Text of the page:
John Winston Lennon, MBE (9 October 1940 – 8 December 1980) was an English musician and singer-songwriter who rose to worldwide fame as one of the founding members of The Beatles, one of the most commercially successful and critically acclaimed acts in the history of popular music. Along with fellow Beatle Paul McCartney, he formed one of the most successful songwriting partnerships of the 20th century.
Born and raised in Liverpool, Lennon became involved as a teenager in the skiffle craze; his first band, The Quarrymen, evolved into The Beatles in 1960. As the group disintegrated towards the end of the decade, Lennon embarked on a solo career that produced the critically acclaimed albums John Lennon/Plastic Ono Band and Imagine, and iconic songs such as "Give Peace a Chance" and "Imagine". After his marriage to Yoko Ono in 1969, he changed his name to John Ono Lennon. Lennon disengaged himself from the music business in 1975 to devote time to his infant son Sean, but re-emerged in 1980 with a new album, Double Fantasy. He was murdered three weeks after its release.
Lennon revealed a rebellious nature and acerbic wit in his music, his writing, his drawings, on film, and in interviews, becoming controversial through his political and peace activism. He moved to New York City in 1971, where his criticism of the Vietnam War resulted in a lengthy attempt by Richard Nixon's administration to deport him, while his songs were adopted as anthems by the anti-war movement.
As of 2010, Lennon's solo album sales in the United States exceed 14 million units, and as writer, co-writer or performer, he is responsible for 25 number-one singles on the US Hot 100 chart. In 2002, a BBC poll on the 100 Greatest Britons voted him eighth, and in 2008, Rolling Stone ranked him the fifth-greatest singer of all-time. He was posthumously inducted into the Songwriters Hall of Fame in 1987 and into the Rock and Roll Hall of Fame in 1994.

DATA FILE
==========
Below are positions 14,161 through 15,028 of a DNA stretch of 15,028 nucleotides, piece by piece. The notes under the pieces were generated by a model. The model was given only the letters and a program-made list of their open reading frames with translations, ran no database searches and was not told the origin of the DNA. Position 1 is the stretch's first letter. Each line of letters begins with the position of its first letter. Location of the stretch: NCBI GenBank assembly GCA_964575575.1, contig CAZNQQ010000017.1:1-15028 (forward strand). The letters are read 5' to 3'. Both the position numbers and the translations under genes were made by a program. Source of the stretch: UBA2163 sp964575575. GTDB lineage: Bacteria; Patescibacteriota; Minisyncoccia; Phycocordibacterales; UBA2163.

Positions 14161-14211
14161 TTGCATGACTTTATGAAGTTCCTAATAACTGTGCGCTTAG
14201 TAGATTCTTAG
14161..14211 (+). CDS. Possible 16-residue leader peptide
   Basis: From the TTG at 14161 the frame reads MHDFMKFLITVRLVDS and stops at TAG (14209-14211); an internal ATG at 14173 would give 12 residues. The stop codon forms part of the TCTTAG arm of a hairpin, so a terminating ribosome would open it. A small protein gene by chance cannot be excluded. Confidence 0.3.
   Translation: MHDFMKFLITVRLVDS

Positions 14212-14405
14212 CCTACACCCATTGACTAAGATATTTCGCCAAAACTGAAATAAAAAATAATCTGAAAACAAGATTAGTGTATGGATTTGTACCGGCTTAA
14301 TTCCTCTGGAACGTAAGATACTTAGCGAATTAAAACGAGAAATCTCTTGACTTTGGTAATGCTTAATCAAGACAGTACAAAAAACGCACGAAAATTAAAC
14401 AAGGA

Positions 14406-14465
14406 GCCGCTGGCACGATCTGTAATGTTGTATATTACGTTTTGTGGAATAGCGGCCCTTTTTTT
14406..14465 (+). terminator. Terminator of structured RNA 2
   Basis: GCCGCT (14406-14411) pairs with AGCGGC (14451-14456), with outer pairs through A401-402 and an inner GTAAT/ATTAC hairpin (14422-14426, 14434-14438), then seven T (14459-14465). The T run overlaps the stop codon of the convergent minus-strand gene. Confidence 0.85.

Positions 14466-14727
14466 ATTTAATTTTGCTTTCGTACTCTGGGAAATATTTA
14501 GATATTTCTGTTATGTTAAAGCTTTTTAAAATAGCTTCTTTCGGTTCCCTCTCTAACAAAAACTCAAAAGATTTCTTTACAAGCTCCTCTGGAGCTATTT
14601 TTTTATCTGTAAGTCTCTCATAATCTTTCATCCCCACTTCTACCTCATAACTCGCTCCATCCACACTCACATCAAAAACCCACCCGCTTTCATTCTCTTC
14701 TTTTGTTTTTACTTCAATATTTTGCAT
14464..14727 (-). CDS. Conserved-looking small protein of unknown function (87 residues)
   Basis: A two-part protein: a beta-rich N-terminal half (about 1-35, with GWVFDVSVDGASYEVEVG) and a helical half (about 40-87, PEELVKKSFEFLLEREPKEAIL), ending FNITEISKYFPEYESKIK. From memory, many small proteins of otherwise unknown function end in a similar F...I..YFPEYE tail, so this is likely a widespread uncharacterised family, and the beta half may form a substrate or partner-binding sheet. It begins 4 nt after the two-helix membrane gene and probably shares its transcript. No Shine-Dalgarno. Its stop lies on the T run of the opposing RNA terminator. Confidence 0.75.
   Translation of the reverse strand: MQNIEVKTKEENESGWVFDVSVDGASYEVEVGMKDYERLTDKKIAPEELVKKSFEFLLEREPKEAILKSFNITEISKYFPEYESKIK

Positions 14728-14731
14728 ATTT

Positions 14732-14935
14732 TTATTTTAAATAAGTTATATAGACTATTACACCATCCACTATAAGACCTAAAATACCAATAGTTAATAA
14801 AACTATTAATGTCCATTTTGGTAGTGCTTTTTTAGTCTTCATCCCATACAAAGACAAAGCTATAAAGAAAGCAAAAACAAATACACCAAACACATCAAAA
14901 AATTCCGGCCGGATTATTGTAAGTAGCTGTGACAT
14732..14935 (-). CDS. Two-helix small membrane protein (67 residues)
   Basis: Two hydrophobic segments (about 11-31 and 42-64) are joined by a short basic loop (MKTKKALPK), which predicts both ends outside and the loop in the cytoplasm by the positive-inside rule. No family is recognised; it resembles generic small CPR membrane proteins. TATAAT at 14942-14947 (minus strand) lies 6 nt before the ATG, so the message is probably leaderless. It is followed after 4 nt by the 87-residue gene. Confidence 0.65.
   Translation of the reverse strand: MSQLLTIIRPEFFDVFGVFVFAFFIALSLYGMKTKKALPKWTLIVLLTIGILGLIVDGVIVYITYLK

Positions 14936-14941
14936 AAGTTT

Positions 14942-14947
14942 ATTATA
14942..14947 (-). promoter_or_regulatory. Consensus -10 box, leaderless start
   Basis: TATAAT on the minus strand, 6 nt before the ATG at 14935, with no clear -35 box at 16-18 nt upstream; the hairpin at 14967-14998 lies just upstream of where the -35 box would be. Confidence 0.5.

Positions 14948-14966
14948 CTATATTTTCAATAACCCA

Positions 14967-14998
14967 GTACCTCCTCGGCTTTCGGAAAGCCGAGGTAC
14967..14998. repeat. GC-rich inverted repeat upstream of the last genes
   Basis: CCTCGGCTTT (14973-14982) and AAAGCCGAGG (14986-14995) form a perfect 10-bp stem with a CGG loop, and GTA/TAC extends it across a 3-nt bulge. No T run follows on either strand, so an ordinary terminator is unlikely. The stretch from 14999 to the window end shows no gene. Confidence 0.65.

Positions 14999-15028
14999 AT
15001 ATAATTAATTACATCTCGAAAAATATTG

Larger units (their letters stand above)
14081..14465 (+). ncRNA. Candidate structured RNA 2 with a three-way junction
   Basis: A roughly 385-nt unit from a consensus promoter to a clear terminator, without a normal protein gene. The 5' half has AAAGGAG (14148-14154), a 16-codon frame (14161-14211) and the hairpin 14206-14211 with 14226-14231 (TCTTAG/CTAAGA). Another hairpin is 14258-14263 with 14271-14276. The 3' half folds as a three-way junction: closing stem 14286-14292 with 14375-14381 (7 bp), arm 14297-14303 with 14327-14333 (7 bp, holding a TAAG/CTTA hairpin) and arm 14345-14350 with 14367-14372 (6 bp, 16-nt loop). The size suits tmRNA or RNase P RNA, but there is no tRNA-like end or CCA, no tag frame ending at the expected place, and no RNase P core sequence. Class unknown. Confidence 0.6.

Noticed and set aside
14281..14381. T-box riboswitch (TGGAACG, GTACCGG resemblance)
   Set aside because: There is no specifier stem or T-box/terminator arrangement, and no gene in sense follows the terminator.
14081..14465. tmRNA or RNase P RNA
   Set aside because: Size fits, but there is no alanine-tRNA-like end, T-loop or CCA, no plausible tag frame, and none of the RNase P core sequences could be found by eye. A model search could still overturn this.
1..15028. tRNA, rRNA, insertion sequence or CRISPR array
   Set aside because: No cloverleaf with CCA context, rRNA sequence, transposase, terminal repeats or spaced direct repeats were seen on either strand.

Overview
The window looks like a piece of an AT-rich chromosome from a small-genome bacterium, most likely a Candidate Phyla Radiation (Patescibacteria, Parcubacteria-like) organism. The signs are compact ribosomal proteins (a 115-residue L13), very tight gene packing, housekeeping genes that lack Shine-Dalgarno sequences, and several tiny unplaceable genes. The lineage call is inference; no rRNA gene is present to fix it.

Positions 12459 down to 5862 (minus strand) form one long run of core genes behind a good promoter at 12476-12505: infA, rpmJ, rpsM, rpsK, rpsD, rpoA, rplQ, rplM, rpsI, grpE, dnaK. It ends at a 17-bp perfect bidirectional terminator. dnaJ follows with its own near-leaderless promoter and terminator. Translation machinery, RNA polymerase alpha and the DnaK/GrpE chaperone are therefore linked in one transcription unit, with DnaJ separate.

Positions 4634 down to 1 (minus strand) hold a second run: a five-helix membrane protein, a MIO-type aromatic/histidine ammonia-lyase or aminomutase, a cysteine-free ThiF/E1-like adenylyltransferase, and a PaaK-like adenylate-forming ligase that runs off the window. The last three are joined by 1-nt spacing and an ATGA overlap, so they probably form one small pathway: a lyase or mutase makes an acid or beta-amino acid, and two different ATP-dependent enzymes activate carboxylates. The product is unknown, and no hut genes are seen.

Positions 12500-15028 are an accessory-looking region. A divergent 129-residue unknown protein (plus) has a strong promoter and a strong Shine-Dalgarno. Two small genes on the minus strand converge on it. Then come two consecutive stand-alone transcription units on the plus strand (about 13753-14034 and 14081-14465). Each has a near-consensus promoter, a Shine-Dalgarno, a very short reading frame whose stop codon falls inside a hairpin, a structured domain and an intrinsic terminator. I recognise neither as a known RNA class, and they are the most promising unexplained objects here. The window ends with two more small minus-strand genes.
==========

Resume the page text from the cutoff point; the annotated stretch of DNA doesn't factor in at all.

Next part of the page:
The U.S. vs. John Lennon
The U.S. vs. John Lennon is a 2006 documentary film about English musician John Lennon's transformation from a member of The Beatles to a rallying anti-war activist striving for world peace during the late 1960s and early 1970s. The film also details the attempts by the United States government under President Richard Nixon to silence him. The film had its world premiere at the Venice Film Festival and its North American premiere at the Toronto Film Festival. It was released in New York City and Los Angeles, California on 15 September 2006, and had a nationwide release on 29 September. A soundtrack composed of John Lennon tracks was released by Capitol Records and EMI on 26 September 2006.
The film makes extensive use of archival footage of John and Yoko Ono, and includes a famously hard-hitting interview conducted by anti-war reporter Gloria Emerson.
The U.K. release was on December 8, 2006, 26 years to the day after the death of John Lennon. The DVD was released on February 13, 2007 in the United States. The film made its cable television debut in the U.S. on August 18, 2007 on VH1 Classic
The film explores the political activism that Lennon became strongly involved in with the Beatles and after the band ended. John Lennon is established as being a potential political threat to the American government, and therefore much of the film covers the theme of 'silencing' him and other popular figures that became involved in anti-war activism. Throughout the film the audience can see both sides of the situation: the audience sees the protests and events Lennon and Yoko Ono organised, such as the famous "Give Peace A Chance" rally and concepts such as bagism and bed peace.
We also see the increasing fear experienced by the US government and CIA. This build-up of paranoia and fear for control led to the eventual deportation notice sent to John Lennon's house, informing him that 'his temporary stay in the USA was now over'. The film debunks and exposes the somewhat bizarre behaviour of the CIA and police department over John Lennon and other contemporary figures' behaviour, referring also to different modern issues like drug abuse.
The film features a montage of various mediums. There are videos of performances of songs and interviews of Lennon at the time, recordings of Yoko Ono both present and from the late 1960s and 1970s, as well as a basic story structure of retelling the story of John Lennon's attempts to spread a message of peace amongst the USA and, on a wider scale, the entire Western world during the Vietnam War.
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